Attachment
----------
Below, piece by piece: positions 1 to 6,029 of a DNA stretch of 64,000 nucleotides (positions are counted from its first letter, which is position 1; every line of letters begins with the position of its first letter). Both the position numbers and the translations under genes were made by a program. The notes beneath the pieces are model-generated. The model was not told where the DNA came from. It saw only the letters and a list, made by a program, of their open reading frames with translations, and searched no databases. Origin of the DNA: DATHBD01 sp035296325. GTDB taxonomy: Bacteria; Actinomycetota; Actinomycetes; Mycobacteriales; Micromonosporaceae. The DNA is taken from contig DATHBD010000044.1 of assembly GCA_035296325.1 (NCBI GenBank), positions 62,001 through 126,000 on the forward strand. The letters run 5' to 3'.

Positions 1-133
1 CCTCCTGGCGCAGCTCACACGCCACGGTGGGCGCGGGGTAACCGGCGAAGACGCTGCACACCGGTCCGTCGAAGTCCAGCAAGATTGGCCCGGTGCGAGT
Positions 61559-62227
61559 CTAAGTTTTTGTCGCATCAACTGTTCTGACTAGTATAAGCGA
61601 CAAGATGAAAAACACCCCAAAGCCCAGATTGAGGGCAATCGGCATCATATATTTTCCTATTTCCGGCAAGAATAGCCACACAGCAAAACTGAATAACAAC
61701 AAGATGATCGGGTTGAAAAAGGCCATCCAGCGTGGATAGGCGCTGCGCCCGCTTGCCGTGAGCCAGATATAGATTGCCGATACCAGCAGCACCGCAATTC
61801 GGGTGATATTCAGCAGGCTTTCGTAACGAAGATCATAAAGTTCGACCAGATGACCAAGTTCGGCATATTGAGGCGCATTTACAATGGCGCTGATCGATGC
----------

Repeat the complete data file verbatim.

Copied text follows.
Below, piece by piece: positions 1 to 6,029 of a DNA stretch of 64,000 nucleotides (positions are counted from its first letter, which is position 1; every line of letters begins with the position of its first letter). Both the position numbers and the translations under genes were made by a program. The notes beneath the pieces are model-generated. The model was not told where the DNA came from. It saw only the letters and a list, made by a program, of their open reading frames with translations, and searched no databases. Origin of the DNA: DATHBD01 sp035296325. GTDB taxonomy: Bacteria; Actinomycetota; Actinomycetes; Mycobacteriales; Micromonosporaceae. The DNA is taken from contig DATHBD010000044.1 of assembly GCA_035296325.1 (NCBI GenBank), positions 62,001 through 126,000 on the forward strand. The letters run 5' to 3'.

Positions 1-133
1 CCTCCTGGCGCAGCTCACACGCCACGGTGGGCGCGGGGTAACCGGCGAAGACGCTGCACACCGGTCCGTCGAAGTCCAGCAAGATTGGCCCGGTGCGAGT
Positions 61559-62227
61559 CTAAGTTTTTGTCGCATCAACTGTTCTGACTAGTATAAGCGA
61601 CAAGATGAAAAACACCCCAAAGCCCAGATTGAGGGCAATCGGCATCATATATTTTCCTATTTCCGGCAAGAATAGCCACACAGCAAAACTGAATAACAAC
61701 AAGATGATCGGGTTGAAAAAGGCCATCCAGCGTGGATAGGCGCTGCGCCCGCTTGCCGTGAGCCAGATATAGATTGCCGATACCAGCAGCACCGCAATTC
61801 GGGTGATATTCAGCAGGCTTTCGTAACGAAGATCATAAAGTTCGACCAGATGACCAAGTTCGGCATATTGAGGCGCATTTACAATGGCGCTGATCGATGC